Japanese notes on the smart home
My wife Tomomi is Japanese and we’ve recently been to Japan to visit her family and to have some holidays there. Obviously, I was particularly sensitive to all things automation, and without being particularly looking for it, there were plenty of things I started to realise how Japan is doing it differently.
First, Japan is not particularly active on the global smart home front. All the traditional players such as Sony, Toshiba, Panasonic haven’t released any particularly exciting stuff, and they are generally absent from any IoT buzz. Sure, for some years Japan no longer feels the technology giant that it used to be, but I think there is something else as well. Their attitude towards automation and technology gave me some new perspective on the smart home, and my impression is that in 2018 the Smart Home we were promised, just doesn’t exist.
1 — Automation is everywhere, but it doesn’t need a smartphone
During the trip, we spent some days in Hakone, a small resort town not far from Tokyo. While there, we stayed in a ryokan, a traditional guest house where rooms have tatami floors and futon beds. But even in this old-fashioned settings, the room had a “smart” lamp. You could control not just the intensity of the light in the room, but also fade between different shades of white: from warm to cold tones. That is exactly what some models of internet-connected bulbs offer to do, except that the ryokan lamp was doing it without an app, a smartphone, a hub or a server. Well, it didn’t use the internet at all. It was controlled by just a humble remote control.
But if the guest house’s lamps could have been installed a long time ago, I also had another more up to date example for my case. While I was there my mother in law had a new camera system installed for their door. And despite being a brand new device, the system was using pre-internet technology. The distance between the camera and the monitor was just covered by a cable.
Automation in Japan is everywhere since many years, most Ramen shops in subway stations, no matter their size, have self-ordering kiosks; cars have TV tuners and toilets seats lift up on their own when you get in. What did the past 3–4 years of peak IoT give the world that Japanese people didn’t have already? Not much. Not even useless gadgets. What is an Internet of Shit product if not a connected Chindogu with a Kickstarter campaign?
2 — No, we don’t want to talk to our devices
One of the first thing you notice when in Japan is how formalised social interactions are. Even without knowing the language, you start recognising the formulas and even the tone that shop assistants use when greeting people or at the checkout. In fact, many convenience stores actually have specific language manuals that their employees are required to use when interacting with customers. But this is not limited to public places, the use of Keigo, Japanese highly structured honorific language, is mandatory in working environments and many other social situations. My guess is that also the popularisation of Emojis in Japan is another signal of a general desire to make the language more predictable and formalized.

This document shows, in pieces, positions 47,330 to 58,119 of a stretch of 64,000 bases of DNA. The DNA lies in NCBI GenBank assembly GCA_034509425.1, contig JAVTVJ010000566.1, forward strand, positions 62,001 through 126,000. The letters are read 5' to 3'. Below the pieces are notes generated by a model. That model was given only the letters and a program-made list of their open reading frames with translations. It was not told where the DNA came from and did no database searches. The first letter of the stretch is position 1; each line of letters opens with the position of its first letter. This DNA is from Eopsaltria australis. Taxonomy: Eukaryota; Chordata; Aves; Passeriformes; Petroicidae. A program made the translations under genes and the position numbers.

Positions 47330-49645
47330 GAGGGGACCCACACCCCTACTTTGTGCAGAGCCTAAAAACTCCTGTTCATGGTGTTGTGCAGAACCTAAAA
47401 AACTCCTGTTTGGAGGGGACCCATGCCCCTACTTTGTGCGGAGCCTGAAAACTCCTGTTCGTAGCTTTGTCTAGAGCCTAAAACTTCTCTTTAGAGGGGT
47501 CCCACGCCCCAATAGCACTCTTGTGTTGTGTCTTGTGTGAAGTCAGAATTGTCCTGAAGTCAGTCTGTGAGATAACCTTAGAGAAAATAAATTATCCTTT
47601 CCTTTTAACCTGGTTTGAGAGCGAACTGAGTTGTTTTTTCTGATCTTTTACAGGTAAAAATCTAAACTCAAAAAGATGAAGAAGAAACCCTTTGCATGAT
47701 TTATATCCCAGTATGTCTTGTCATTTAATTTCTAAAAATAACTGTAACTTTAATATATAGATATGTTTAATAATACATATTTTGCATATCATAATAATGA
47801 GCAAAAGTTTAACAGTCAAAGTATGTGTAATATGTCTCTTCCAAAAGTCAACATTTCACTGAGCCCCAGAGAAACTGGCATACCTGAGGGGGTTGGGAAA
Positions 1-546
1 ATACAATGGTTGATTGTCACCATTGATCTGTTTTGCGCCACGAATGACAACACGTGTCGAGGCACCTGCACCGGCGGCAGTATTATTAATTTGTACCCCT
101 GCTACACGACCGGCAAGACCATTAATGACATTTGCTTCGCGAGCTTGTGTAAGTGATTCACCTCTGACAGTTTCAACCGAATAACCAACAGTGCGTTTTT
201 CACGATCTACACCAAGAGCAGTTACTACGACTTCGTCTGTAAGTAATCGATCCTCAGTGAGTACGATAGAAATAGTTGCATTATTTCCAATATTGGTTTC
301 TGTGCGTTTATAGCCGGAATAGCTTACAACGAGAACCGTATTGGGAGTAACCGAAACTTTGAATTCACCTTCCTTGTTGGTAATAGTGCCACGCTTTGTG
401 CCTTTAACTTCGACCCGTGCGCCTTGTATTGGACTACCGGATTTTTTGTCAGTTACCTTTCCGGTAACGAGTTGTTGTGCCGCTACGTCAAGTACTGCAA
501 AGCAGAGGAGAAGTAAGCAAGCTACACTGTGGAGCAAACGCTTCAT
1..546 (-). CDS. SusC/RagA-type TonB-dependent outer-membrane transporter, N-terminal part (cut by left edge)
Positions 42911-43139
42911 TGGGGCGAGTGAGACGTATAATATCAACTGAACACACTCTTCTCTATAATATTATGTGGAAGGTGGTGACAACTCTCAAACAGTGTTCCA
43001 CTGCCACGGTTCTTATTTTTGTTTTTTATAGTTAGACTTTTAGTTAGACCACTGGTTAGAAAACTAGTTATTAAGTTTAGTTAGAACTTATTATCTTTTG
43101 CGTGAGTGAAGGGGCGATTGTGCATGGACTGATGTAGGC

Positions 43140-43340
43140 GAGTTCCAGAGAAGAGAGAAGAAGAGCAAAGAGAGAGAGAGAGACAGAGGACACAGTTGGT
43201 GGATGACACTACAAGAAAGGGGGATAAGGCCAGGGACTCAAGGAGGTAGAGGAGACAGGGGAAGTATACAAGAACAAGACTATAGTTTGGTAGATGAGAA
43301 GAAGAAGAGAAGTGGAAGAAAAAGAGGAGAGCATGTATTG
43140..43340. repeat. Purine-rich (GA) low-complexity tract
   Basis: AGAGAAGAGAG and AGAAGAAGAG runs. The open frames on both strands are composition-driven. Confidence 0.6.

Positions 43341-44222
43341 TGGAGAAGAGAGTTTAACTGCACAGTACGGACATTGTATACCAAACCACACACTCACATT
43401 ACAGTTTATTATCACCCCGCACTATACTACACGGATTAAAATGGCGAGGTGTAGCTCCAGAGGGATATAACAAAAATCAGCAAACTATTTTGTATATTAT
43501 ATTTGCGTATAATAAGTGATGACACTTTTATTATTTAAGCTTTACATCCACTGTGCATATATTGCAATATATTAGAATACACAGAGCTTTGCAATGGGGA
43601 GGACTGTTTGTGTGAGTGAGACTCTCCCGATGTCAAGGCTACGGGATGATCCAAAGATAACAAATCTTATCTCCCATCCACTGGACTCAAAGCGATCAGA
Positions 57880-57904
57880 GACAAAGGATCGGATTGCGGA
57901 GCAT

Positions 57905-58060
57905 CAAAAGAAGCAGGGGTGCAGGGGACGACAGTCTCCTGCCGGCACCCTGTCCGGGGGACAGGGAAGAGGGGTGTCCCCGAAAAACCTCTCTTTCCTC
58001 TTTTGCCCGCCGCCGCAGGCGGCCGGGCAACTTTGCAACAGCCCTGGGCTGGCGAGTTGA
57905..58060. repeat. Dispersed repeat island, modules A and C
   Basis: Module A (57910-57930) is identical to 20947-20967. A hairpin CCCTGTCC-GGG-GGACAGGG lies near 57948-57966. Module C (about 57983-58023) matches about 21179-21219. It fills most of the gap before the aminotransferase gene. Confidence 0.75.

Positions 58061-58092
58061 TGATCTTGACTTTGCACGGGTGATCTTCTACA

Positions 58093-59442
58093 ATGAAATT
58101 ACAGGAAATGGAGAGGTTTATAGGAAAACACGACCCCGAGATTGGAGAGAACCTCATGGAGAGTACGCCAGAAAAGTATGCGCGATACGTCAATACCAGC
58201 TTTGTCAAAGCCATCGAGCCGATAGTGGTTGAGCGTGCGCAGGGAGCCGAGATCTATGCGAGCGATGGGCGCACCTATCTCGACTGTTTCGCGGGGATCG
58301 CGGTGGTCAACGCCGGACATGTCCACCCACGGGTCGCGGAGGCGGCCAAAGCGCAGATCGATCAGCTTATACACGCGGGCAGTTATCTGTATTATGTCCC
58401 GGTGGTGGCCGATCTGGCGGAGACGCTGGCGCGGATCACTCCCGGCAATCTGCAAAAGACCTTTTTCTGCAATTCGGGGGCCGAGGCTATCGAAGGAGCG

It does make some sense then, that a country notoriously eager to adopt new technologies, is the least interested in smart speakers among others such as France, Germany, India, US, Italy, and the UK. Japanese social messaging company Line has actually released a smart speaker set a couple years back, but its most popular feature was not its functionality, but its “kawaiiness”: two of its models come with the shape of a chick or a bear. Why reproducing in interfaces the ambiguities, nuances, misunderstandings of language when they’ve done as much as they could to reduce those issues in interactions between people?
But language as a form of communication is not less clear and unambiguous in other languages and culture. And, in turn, voice interfaces are not less problematic outside Japan. I do enjoy talking to my home through my Echo Dot: turning this or that lamp on, setting a timer or asking about the weather. But even with such a limited set of options, most times I found myself repeating commands, shouting a bit louder to be heard or correcting something that our Echo didn’t quite get correctly.
The Internet of Things came with plenty of compelling visions about how our lives would change with connected things: BERG’s Fractional AI — mundane, cheap things equipped with minimal AI capabilities, David Rose’s Enchanted objects — everyday home products seamlessly augmented in their capability by connectivity, Adam Greenfield’s Everyware — a world of technologically connected and reactive environment, and Xerox PARC’s Ubicomp — with its idea of a calm, invisible technology that would move from the desktop to our surroundings.
I was and I still am fascinated by those ideas, but so far none of them seems to have made it into our homes. The Smart Home in 2018 seems to be made just of things that we can control through an app or devices that struggle to understand what we want from them: internet re-engineerings of what we could already have or a technology that doesn’t actually work well for its purpose.
Considering this, there seems to be wisdom in how Japan is doing it. Just sticking to their buttons and remote controls: something better has yet to come.